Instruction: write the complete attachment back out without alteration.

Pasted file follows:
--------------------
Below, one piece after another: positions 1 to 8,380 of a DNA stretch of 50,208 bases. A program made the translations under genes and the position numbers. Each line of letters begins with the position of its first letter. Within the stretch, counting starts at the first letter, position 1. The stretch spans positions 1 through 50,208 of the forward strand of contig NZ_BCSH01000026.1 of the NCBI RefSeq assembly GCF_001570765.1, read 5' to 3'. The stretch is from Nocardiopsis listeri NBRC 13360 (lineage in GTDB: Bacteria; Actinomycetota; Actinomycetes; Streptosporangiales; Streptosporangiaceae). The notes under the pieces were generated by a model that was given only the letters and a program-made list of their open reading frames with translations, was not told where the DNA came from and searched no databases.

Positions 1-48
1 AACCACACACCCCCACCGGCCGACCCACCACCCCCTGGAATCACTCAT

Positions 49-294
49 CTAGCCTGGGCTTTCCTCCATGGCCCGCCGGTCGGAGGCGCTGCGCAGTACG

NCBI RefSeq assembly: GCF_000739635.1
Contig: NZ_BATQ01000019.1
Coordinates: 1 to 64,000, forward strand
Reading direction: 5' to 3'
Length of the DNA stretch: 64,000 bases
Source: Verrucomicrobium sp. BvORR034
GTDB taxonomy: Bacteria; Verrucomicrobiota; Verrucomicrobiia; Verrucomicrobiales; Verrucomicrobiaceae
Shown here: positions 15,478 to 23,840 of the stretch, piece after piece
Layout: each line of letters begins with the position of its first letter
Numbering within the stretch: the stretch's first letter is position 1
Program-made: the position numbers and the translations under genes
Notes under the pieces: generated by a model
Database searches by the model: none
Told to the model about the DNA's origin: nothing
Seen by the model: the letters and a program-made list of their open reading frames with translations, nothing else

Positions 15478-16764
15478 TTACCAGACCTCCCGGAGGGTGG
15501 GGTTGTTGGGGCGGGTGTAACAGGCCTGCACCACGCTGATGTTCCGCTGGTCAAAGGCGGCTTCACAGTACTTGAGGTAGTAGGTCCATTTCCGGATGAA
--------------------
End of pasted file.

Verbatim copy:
Below, one piece after another: positions 1 to 8,380 of a DNA stretch of 50,208 bases. A program made the translations under genes and the position numbers. Each line of letters begins with the position of its first letter. Within the stretch, counting starts at the first letter, position 1. The stretch spans positions 1 through 50,208 of the forward strand of contig NZ_BCSH01000026.1 of the NCBI RefSeq assembly GCF_001570765.1, read 5' to 3'. The stretch is from Nocardiopsis listeri NBRC 13360 (lineage in GTDB: Bacteria; Actinomycetota; Actinomycetes; Streptosporangiales; Streptosporangiaceae). The notes under the pieces were generated by a model that was given only the letters and a program-made list of their open reading frames with translations, was not told where the DNA came from and searched no databases.

Positions 1-48
1 AACCACACACCCCCACCGGCCGACCCACCACCCCCTGGAATCACTCAT

Positions 49-294
49 CTAGCCTGGGCTTTCCTCCATGGCCCGCCGGTCGGAGGCGCTGCGCAGTACG

NCBI RefSeq assembly: GCF_000739635.1
Contig: NZ_BATQ01000019.1
Coordinates: 1 to 64,000, forward strand
Reading direction: 5' to 3'
Length of the DNA stretch: 64,000 bases
Source: Verrucomicrobium sp. BvORR034
GTDB taxonomy: Bacteria; Verrucomicrobiota; Verrucomicrobiia; Verrucomicrobiales; Verrucomicrobiaceae
Shown here: positions 15,478 to 23,840 of the stretch, piece after piece
Layout: each line of letters begins with the position of its first letter
Numbering within the stretch: the stretch's first letter is position 1
Program-made: the position numbers and the translations under genes
Notes under the pieces: generated by a model
Database searches by the model: none
Told to the model about the DNA's origin: nothing
Seen by the model: the letters and a program-made list of their open reading frames with translations, nothing else

Positions 15478-16764
15478 TTACCAGACCTCCCGGAGGGTGG
15501 GGTTGTTGGGGCGGGTGTAACAGGCCTGCACCACGCTGATGTTCCGCTGGTCAAAGGCGGCTTCACAGTACTTGAGGTAGTAGGTCCATTTCCGGATGAA